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SHAUN Tan is one of that rare breed of artist who is equally adept at telling stories in words and pictures, but a production adapted from his book “The Arrival” has no words at all.
In an adaption by Fremantle’s Spare Parts Puppet Theatre, directed by Philip Mitchell with music by Lee Buddle, young audiences during the ACT school holidays will be invited into the shoes of middle-aged immigrant Aki, who leaves his wife and child to seek better prospects, finding himself on the other side of an ocean in a place not unlike the Perth of Tan’s birth, with odd customs, odder animals and weird objects.
He survives through the kindness of strangers, as so many before him have done.
“The Arrival” was published in 2006 as a graphic novel where, cinema-like, Tan told a story in frames and panels of a father migrating to a new land – maybe Australia, although a version has also been staged in NZ.
It’s a timely show, dealing as it does with what a migrant faces, a perennial issue.
In writing his novel, Tan drew on stories from his dad, who migrated from Malaysia in the early ’60s and never stopped complaining about “the unpalatable food, too cold or too hot weather, amusing misunderstandings, difficult isolation, odd student jobs and so on”.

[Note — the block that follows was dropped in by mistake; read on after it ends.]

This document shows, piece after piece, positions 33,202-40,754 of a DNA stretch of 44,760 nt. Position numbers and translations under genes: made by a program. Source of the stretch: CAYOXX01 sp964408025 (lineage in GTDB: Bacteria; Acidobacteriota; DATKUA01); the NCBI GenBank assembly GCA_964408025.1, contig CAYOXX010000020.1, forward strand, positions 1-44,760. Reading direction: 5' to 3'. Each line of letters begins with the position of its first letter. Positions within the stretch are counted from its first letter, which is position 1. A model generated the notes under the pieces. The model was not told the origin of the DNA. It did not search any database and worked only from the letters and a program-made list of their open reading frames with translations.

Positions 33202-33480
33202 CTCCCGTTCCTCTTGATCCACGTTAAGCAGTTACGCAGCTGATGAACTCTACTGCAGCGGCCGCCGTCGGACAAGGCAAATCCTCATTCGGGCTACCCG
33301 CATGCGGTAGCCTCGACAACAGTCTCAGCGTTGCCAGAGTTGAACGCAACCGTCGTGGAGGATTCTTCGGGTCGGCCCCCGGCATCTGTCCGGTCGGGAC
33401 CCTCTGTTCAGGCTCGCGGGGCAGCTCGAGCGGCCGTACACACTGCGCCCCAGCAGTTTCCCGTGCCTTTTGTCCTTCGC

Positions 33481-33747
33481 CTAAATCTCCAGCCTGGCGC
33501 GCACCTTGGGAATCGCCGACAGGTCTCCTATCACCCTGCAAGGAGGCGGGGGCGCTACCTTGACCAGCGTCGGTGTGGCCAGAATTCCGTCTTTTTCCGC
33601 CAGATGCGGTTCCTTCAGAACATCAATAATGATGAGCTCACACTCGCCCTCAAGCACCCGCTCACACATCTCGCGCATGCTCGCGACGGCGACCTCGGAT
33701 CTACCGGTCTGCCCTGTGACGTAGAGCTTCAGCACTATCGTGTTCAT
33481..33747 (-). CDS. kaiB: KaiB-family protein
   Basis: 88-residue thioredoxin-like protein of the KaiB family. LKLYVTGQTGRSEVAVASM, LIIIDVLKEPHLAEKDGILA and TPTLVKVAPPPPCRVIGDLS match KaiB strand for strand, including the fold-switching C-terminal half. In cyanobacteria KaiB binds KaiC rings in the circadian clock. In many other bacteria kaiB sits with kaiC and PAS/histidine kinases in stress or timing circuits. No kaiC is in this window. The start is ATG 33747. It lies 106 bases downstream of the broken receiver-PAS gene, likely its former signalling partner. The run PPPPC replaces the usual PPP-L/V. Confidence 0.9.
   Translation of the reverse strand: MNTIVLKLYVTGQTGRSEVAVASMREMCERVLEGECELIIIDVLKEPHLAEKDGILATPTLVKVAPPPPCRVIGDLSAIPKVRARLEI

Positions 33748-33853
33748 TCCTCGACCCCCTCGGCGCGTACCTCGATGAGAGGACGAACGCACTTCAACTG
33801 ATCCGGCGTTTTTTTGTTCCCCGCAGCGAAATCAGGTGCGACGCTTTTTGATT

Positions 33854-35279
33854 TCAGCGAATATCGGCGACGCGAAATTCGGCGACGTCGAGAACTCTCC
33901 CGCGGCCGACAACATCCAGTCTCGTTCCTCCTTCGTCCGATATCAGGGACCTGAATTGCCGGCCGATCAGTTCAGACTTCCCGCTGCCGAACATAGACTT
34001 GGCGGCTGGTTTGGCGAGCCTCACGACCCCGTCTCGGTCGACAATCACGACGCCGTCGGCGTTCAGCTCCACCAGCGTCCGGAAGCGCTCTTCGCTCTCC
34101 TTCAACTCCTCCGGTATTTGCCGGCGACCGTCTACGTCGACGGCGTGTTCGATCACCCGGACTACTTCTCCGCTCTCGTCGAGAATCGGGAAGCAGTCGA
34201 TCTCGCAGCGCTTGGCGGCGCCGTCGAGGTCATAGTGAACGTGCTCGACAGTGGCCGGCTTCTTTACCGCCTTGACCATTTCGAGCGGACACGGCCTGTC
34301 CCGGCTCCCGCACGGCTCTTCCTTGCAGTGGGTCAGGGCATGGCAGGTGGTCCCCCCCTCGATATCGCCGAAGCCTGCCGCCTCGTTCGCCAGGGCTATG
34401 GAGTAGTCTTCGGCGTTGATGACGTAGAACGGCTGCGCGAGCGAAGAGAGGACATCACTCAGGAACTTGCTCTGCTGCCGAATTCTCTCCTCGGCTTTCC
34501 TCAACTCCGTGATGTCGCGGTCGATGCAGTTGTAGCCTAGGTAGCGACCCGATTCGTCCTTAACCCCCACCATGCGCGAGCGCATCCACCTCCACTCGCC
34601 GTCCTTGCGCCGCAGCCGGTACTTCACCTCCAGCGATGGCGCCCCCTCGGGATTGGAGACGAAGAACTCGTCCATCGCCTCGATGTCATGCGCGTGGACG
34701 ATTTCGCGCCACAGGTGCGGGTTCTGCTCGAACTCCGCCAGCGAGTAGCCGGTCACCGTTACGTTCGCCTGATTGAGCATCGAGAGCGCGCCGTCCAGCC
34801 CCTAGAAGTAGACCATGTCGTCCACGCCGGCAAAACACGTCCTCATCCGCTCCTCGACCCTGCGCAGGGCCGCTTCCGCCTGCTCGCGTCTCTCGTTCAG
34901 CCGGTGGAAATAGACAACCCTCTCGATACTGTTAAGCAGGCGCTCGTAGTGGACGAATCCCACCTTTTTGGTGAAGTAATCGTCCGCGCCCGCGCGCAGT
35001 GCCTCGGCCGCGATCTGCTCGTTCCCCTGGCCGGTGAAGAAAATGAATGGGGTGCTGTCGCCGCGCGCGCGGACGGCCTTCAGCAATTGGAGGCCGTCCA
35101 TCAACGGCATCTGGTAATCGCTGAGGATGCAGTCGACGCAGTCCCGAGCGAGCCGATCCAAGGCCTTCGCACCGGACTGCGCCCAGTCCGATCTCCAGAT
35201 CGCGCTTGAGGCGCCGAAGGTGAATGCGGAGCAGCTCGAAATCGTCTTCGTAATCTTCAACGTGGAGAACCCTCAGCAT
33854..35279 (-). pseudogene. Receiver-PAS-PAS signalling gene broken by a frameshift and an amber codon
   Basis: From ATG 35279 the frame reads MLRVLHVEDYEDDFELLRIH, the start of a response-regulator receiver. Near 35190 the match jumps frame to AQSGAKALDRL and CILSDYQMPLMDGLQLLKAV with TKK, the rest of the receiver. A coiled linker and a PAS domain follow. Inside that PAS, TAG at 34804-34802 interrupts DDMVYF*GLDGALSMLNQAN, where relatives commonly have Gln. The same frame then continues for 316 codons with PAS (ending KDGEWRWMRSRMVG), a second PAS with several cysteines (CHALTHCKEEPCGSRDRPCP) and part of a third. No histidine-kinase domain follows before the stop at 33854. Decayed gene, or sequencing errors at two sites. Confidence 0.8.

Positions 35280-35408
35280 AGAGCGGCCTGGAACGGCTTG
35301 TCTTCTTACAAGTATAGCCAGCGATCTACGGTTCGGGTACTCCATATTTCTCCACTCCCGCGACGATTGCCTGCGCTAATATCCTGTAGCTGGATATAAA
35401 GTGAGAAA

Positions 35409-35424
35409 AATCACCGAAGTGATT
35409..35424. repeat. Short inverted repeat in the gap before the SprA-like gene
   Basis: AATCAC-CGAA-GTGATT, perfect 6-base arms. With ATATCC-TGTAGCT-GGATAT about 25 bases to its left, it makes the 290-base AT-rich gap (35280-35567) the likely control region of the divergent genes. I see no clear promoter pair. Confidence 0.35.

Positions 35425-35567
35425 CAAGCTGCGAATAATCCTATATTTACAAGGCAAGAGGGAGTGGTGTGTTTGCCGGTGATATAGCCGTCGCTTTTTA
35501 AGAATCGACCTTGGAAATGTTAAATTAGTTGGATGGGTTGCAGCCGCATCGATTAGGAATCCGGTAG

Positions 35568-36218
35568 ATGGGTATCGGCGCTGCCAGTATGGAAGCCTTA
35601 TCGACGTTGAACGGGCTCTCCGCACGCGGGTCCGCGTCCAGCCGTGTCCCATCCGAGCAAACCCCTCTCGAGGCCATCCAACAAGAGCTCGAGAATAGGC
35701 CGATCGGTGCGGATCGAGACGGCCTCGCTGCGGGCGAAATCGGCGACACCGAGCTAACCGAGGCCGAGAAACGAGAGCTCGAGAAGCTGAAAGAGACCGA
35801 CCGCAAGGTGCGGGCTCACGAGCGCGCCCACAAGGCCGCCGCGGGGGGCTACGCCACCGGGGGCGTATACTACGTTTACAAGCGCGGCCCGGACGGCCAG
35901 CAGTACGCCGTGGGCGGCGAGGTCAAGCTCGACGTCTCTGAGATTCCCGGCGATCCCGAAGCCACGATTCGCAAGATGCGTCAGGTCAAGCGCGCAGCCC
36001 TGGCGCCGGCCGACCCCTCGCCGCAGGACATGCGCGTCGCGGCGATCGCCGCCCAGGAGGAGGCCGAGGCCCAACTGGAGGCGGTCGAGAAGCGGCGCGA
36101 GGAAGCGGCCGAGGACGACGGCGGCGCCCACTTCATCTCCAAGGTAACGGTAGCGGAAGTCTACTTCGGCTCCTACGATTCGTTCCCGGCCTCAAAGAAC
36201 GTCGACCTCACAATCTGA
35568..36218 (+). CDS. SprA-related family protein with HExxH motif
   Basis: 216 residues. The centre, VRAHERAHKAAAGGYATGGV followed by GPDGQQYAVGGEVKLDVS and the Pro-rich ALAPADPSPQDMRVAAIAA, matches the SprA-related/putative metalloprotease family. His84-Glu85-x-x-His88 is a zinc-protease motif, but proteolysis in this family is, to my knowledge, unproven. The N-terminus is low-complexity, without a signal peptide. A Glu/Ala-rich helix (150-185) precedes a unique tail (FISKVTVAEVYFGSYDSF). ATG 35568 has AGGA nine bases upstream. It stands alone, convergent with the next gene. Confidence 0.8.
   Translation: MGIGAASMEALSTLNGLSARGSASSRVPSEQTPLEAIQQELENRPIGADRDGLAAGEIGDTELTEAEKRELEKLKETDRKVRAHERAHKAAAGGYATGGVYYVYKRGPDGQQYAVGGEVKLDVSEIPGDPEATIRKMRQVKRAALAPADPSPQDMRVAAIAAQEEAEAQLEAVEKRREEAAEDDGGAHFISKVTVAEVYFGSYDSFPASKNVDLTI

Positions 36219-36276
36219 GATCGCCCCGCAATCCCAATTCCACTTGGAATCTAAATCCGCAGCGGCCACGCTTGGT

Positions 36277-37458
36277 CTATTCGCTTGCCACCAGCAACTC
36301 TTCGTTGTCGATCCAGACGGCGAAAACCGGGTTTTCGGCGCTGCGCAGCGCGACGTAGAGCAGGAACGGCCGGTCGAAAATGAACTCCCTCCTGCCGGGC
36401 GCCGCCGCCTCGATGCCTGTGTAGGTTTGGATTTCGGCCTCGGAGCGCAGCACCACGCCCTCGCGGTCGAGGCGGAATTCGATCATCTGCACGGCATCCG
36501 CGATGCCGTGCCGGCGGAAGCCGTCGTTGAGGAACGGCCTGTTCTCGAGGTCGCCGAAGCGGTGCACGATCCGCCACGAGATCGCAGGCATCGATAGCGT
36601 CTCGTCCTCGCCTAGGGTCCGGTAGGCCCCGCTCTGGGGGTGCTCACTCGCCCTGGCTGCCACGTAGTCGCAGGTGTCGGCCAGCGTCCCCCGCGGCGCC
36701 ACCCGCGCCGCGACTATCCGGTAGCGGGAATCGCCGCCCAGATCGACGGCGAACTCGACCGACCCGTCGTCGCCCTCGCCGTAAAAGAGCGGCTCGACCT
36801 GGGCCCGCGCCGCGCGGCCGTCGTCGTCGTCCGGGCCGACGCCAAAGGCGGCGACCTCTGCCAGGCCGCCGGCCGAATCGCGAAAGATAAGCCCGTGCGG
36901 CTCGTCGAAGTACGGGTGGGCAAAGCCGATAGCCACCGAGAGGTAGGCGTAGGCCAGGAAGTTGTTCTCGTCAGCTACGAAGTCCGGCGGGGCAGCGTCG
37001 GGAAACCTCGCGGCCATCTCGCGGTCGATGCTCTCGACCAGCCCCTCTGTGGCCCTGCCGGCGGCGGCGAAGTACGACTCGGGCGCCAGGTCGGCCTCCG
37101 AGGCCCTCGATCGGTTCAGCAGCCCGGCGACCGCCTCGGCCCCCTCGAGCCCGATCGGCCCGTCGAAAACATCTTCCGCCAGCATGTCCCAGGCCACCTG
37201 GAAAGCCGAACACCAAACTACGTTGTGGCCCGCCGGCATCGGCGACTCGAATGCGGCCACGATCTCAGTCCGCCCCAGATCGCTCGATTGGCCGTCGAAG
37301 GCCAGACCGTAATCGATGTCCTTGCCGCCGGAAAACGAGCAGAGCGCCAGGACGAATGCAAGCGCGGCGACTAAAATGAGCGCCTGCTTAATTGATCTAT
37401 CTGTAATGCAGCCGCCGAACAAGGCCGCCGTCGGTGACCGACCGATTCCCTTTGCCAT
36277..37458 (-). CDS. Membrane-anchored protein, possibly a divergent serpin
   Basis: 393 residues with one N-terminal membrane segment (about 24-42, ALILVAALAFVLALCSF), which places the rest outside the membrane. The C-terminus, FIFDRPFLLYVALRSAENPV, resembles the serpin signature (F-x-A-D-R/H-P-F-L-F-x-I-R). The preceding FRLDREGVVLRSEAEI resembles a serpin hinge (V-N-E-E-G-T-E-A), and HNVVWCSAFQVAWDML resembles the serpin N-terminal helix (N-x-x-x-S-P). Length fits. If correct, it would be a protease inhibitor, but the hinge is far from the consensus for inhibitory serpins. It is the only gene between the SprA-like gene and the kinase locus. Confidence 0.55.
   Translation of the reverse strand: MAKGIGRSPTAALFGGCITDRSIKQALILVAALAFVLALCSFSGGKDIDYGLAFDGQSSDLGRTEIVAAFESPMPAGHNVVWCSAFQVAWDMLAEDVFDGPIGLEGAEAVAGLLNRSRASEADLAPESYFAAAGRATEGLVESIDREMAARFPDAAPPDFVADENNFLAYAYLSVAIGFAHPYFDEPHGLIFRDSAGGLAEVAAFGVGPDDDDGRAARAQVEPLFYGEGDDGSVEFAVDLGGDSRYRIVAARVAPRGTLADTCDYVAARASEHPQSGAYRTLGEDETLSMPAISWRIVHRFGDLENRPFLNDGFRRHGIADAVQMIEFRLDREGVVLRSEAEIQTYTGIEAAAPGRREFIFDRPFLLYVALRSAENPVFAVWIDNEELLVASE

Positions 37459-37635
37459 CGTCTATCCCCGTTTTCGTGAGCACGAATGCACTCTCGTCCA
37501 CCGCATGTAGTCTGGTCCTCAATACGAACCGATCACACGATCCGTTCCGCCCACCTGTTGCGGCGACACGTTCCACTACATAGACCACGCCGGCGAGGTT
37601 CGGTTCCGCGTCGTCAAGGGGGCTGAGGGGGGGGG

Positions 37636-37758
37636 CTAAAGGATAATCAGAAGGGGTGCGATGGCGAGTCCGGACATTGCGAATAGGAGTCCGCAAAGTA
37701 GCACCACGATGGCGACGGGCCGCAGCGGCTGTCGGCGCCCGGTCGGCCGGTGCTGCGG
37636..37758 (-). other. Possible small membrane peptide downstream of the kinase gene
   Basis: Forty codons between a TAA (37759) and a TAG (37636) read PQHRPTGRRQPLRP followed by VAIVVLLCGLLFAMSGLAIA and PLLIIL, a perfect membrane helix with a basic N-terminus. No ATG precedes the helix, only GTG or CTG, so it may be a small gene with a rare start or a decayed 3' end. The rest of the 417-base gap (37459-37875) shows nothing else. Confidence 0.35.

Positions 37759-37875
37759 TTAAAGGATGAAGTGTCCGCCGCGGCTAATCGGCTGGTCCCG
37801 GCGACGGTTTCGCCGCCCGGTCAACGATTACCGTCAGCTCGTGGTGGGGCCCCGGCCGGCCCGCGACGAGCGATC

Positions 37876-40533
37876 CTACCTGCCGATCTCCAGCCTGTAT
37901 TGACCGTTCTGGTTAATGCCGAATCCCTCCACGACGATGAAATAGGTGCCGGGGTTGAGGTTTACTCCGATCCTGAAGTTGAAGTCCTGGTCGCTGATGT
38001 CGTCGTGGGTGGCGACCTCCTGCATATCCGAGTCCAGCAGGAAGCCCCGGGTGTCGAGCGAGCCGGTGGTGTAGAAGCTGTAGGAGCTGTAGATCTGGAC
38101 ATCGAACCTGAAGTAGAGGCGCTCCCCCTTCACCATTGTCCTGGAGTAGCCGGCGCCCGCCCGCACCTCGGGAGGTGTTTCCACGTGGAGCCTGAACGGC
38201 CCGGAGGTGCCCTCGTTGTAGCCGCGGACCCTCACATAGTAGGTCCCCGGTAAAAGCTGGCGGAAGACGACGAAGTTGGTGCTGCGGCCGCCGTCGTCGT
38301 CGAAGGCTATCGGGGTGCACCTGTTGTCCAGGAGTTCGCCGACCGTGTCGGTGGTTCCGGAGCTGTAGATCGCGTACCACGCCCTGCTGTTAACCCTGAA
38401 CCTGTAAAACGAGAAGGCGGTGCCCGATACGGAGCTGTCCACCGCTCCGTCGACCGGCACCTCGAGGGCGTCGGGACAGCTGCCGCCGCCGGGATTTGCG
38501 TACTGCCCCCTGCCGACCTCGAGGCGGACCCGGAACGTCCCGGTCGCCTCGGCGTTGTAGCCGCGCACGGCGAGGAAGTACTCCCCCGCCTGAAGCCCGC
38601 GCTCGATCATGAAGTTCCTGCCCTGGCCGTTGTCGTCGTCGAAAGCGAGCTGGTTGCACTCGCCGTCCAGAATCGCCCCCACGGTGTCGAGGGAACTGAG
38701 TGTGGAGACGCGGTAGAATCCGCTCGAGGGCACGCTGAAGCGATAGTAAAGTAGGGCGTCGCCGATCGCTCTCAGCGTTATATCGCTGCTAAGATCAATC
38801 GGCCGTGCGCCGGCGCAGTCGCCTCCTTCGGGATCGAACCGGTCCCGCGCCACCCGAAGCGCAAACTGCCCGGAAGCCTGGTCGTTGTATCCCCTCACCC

And, as a half-Chinese boy, he was constantly being asked: “Where are you from?”
A brilliant illustrator who spent his childhood illustrating poems and stories with dinosaurs, robots and spaceships, he nearly studied to become a geneticist, but instead he took out a degree in literature from the University of WA.
Since then, he has become a household name not only through books such as “The Rabbits”, “The Red Tree” and “Tales from Outer Suburbia”, but as an artist for animated films including Pixar’s “WALL-E” and director of the Academy Award-winning short film “The Lost Thing”.
Tan’s flirtation with theatre began in Canberra with the 2004 production of “The Lost Thing” at the NGA by Jigsaw Theatre Company’s Greg Lissaman.
“This is a very interesting area for me as a painter and book illustrator, having to apply existing skills of drawing and story telling to new technical problems, of which there are plenty,” Tan has said.
“The Arrival” production is targeted to a new generation, giving a human face to the migration issue and is consistent with Tan’s belief that children react particularly well to issues of natural justice.
As well, he says: “We might do well to think of ourselves as possible strangers in our own strange land.”
“The Arrival”, The Street Theatre, September 27-30. Bookings to thestreet.org.au or 6247 1223.